Wednesday, 31 March 2010

A Day In The Life Of The Near-Unemployed.

I arrive at the place I volunteer to find the toilets have leaked. The rooms are filled with the smell of sewage and the building is evacuated. Outside, it's raining in the spit-in-your-face way rain does when it can't be arsed to do it properly. The wind blows my umbrella inside out enough times for me to fold it away. The sky's gray.
By the time I reach the Odeon I am considering jacking it all in and stuffing my face with KFC. Against all my ethical principles, probably.
Bravely, I march up the street and opt for a similarly gross option - a cheese & onion pasty from Greggs and an Easter cornflake cake.
I stop in front of Stanfords on Corn Street and gaze longingly at the sonic travel toothbrush then drop crumbs from the cornflake cake down my front. No one has seen, I brush myself down and head to the central library to look up some origami techniques.
In the toilet someone has written on the cubicle door:

'In answer to the question scratched in a desk in the reference section of the library: Can you write something about nothing? Yes.

Nothing is a state of mind. It is the alpha and omega of despair. It is the element of emptiness. It is the irony that holds the universe...'

Someone has written 'what a load of rubbish' next to it.

Downstairs, I sit down in the children's section by the window. An eighteen metre drill is boring a hole into the earth - it's amazing. If my friend Ruby and I had had one of those when we were little, perhaps we would have understood the impossibility of digging a hole in my back garden to get to Australia.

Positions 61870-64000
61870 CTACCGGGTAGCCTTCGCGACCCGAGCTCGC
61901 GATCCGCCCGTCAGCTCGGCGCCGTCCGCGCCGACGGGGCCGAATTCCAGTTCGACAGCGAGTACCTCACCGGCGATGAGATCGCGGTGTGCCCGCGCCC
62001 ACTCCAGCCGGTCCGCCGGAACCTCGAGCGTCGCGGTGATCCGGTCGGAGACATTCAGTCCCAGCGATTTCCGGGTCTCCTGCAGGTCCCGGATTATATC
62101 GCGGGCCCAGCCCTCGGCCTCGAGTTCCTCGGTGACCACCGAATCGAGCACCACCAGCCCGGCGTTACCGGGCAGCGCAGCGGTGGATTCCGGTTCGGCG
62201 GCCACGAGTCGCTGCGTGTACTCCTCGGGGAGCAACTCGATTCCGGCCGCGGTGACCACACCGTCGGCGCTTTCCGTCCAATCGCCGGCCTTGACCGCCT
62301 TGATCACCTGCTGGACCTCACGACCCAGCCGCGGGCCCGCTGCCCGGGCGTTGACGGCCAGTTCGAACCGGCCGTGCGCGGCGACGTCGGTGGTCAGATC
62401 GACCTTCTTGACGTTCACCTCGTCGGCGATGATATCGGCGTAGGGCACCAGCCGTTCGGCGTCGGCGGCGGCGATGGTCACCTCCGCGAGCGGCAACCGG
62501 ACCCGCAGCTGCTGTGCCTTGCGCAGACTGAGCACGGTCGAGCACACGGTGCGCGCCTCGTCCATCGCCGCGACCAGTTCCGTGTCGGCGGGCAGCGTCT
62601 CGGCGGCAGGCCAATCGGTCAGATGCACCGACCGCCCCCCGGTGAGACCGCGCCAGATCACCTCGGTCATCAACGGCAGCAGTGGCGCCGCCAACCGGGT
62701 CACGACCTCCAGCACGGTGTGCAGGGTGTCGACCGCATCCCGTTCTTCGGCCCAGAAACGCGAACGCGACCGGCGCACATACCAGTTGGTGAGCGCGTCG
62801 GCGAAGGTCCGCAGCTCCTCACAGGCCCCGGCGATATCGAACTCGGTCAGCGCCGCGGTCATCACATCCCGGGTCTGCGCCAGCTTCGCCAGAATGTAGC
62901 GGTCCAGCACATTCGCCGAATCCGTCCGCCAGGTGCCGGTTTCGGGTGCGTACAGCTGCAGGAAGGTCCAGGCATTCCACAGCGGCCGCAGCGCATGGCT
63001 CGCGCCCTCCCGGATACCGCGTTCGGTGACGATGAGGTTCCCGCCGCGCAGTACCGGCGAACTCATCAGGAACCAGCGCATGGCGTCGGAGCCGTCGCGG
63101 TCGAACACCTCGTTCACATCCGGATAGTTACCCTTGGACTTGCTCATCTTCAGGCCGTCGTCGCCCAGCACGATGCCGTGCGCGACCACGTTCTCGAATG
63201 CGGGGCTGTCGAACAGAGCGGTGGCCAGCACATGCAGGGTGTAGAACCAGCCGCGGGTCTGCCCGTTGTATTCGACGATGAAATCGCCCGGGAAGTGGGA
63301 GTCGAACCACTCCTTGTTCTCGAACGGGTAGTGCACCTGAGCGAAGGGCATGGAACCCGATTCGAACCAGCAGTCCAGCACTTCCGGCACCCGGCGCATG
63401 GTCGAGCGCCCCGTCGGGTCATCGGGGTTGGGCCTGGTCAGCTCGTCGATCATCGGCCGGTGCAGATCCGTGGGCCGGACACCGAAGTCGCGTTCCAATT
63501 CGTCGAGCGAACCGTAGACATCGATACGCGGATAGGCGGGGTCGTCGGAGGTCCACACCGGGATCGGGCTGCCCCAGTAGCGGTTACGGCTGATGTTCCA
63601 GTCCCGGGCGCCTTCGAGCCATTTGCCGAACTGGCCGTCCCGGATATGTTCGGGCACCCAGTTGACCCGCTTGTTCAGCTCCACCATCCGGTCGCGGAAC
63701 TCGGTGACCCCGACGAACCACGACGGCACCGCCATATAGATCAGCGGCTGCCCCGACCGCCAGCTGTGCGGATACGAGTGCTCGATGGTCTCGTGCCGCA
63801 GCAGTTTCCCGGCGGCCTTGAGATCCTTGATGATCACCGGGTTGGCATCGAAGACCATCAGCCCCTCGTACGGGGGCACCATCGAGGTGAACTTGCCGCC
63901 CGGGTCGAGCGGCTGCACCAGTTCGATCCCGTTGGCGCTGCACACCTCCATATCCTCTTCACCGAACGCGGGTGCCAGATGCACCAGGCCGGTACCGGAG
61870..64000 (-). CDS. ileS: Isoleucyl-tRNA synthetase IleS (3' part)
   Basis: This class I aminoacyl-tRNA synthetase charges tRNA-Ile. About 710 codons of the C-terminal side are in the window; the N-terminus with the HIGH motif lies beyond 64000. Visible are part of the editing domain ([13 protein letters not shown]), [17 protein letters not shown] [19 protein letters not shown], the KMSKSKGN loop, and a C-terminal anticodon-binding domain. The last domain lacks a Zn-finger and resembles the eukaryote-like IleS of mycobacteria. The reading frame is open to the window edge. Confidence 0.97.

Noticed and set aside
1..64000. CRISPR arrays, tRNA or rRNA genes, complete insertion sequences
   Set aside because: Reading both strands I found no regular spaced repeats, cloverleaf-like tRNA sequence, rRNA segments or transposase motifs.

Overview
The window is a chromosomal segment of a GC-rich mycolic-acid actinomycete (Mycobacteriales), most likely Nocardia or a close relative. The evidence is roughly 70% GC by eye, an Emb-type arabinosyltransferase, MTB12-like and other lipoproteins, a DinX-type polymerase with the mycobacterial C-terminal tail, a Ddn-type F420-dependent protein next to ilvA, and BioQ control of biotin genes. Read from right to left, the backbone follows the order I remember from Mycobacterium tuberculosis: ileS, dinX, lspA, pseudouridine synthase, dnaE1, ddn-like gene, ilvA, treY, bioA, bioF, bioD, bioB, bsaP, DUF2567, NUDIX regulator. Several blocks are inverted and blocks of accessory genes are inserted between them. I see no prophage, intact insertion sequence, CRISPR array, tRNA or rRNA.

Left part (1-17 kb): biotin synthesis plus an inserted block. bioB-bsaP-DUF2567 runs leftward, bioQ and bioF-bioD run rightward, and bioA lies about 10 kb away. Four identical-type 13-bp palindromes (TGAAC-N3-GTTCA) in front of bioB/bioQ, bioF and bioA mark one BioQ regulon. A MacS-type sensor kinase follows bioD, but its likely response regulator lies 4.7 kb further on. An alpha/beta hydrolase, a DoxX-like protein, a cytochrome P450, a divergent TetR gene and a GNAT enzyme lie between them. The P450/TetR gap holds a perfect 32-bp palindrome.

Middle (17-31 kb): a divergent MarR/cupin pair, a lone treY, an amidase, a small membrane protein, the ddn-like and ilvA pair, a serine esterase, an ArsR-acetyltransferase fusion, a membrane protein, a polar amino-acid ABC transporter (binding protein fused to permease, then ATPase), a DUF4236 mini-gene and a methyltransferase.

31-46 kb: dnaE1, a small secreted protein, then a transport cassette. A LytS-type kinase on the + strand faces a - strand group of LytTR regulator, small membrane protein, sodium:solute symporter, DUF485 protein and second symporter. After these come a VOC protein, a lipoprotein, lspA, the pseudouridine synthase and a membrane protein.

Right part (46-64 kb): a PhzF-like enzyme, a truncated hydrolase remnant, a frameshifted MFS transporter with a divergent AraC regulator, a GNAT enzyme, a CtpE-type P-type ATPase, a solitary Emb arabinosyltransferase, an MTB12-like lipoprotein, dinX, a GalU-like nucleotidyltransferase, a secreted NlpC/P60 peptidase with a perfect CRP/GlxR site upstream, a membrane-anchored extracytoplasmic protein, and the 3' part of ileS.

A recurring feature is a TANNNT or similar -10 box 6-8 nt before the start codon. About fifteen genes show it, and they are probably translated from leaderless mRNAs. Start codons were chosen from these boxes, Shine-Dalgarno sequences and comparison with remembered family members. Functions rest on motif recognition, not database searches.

Friday, 19 March 2010

The Great Travel Literature Debate.

Today, one of my fellow STA travel intern applicants @paddy_doyle wrote a blog entry asking the question, is travel literature inspiring? His assertion was that it might be better to 'jump before you look.' My answer then is, why not do both?

I studied Creative Writing at Bath Spa University. In the final year I had the opportunity to take the module I had waited two years for, Travel Writing. My tutor was travel writer Joe Roberts, who I have an enormous amount of respect for. He, for want of a better word, 'nurtured' my writing skill and helped it become what it is today. For that I am grateful.

The module involved both reading travel literature and writing it. I went on a trip to Tipi Valley with my friend Katie Monks and wrote it up when we returned.

I read books about travellers, such as Chatwin, 'discovering' countries, writers like Yiyun Li and Jan Morris bringing their homelands to life and writers like Hemingway drinking their way through fictionalised versions of their experiences, in places seemingly more exotic than England (often only as far as France or Spain).

I poured over Gerald Durrell's childhood in Crete and swam alongside the fisherman in Hemingway's sea.

My bookshelf is almost entirely crammed with travel literature.

So then, the only way to find out if travel literature is inspiring, is to read it. If you only read two travel related books (one of these is a very thin volume, I promise), read The Songlines, by Bruce Chatwin, in which he discovered that the Aboriginal Australians could sing every feature on the landscape of Australia, like a map made of song - and Fiesta: The Sun Also Rises, a novel by Ernest Hemingway about Bull fighting and bad love in Spain as experienced by a very lovable alcoholic.

I don't think that travel writers and novelists do the travelling for you. Rather, they compliment what you already know, if you've seen it. And if you haven't been to the places they describe, they bring life to them, usually romanticising them almost imploring you to go there.

How many of us wanted to go to Kefalonia after reading Captain Corelli's Mandolin? I know I did.